Technology Adoption Curve: 5 Stages of Adoption
Technology has changed the way we operate. It has altered our lifestyles, preferences, and the way we spend our time and resources. However, not all technologies are adopted at the same pace. Carr (1999) has defined technology adoption as the ‘stage of selecting a technology for use by an individual or an organization’.
Technology adoption is not related to the aspects of technology alone. It is a complex process involving user attitude and personality, social influence, trust, and other facilitating conditions that impact change adoption.
What Is Technology Adoption?
Technology adoption is the process by which people or organizations accept and use new technologies. It involves learning and adapting to new technologies. Technology adoption is affected by performance expectancy, effort expectancy, facilitating conditions, and social influence.
What Is the Technology Adoption Curve?
The technology adoption curve is a bell curve model that describes how different people react to, adopt, and accept new innovative products and technologies. While there are many adaptions of the original model, Everett Rogers’s diffusion of innovations dives into the characteristics of each of the five adopter categories within the technology adoption life cycle: innovators, early adopters, early majority, late majority, and laggards.
Why is this important for enterprise organizations?
Because every time you implement new technology, you have to win over every type of adopter.
What Are the 5 Stages Of Technology Adopters?
- Early Adopters
- Early Majority
- Late Majority
Defining the 5 Stages Of the Technology Adoption Lifecycle
Each category of technology adopter has different motivators when adopting new processes and technologies.
1. Innovators (2.5%)
Innovators are those who are willing to take risks. Innovators are those in the technology adoption life cycle who love trying new things and may even be the people encouraging others to try out a new app or tool.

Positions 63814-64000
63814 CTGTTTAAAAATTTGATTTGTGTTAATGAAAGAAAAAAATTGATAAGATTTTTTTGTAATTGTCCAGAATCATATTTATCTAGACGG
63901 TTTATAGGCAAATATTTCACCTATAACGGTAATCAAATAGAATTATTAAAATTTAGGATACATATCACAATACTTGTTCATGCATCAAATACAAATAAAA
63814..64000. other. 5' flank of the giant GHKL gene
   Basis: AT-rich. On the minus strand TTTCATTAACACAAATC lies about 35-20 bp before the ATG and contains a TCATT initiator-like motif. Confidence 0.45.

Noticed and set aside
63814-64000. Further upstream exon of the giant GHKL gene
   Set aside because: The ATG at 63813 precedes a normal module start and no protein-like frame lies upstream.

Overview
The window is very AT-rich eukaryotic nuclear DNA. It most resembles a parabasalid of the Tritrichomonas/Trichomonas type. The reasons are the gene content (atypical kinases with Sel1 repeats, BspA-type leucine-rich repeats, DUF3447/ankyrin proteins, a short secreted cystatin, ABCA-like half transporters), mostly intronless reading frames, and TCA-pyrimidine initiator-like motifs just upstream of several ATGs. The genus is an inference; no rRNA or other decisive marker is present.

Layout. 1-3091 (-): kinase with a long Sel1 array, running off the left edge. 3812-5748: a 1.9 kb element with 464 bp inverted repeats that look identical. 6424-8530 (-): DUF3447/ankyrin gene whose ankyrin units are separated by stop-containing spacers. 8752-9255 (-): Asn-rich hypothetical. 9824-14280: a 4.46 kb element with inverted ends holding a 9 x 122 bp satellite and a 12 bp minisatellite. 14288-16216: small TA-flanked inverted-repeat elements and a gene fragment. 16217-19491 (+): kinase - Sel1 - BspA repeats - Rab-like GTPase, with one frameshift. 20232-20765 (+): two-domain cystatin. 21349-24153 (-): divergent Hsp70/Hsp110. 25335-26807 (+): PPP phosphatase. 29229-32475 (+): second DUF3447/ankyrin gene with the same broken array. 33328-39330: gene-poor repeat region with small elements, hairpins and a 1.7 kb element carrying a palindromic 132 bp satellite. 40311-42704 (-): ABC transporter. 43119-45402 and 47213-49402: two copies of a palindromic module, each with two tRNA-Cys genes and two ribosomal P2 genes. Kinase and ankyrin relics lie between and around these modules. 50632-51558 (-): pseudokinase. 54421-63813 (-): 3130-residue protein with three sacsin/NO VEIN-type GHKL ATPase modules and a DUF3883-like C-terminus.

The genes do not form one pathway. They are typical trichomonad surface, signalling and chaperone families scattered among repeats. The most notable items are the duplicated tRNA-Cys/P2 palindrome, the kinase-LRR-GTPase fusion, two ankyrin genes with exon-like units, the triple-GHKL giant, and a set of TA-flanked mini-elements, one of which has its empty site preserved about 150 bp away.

Adopters from this part of the technology adoption curve like going against the grain and trying new things. They’re the first to upgrade their phones or experiment with a tool during beta testing. Because innovators are rarely concerned about failure, they’re very willing to give a new technology a shot.
In fact, innovators are often the initiators of change. If you’re the person introducing new technology into your organization, you’re an innovator.
Innovator Traits Include:
- Enthusiastic about new technology
- Willing to take risks
- Not concerned with the idea of failure
What motivates innovators?
To motivate innovators, focus on the exciting opportunities the new technology presents. Although innovators don’t need much convincing, the best way to motivate them is to get them excited about what a new tool can do.
The enhanced Kotter’s 8-step change model is a helpful resource for motivating innovators because the model is built around “the big opportunity.” Every step is designed to encourage your team to move forward. Because innovators are less likely to resist a new tool, they are quick to join what Kotter calls a “volunteer army” — people who enthusiastically support a transformation.
Let’s say you want to use a digital adoption platform to onboard employees to a new piece of software. The big opportunity is being able to save on content creation time, improve user adoption rates company-wide, and increase productivity. Innovators will be intrigued by the tool and interested in how it can improve their work.
2. Early Adopters (13.5%)
While early adopters are trendsetters and tend to be comfortable taking risks, they want to form a solid opinion of technology before they vocally support it.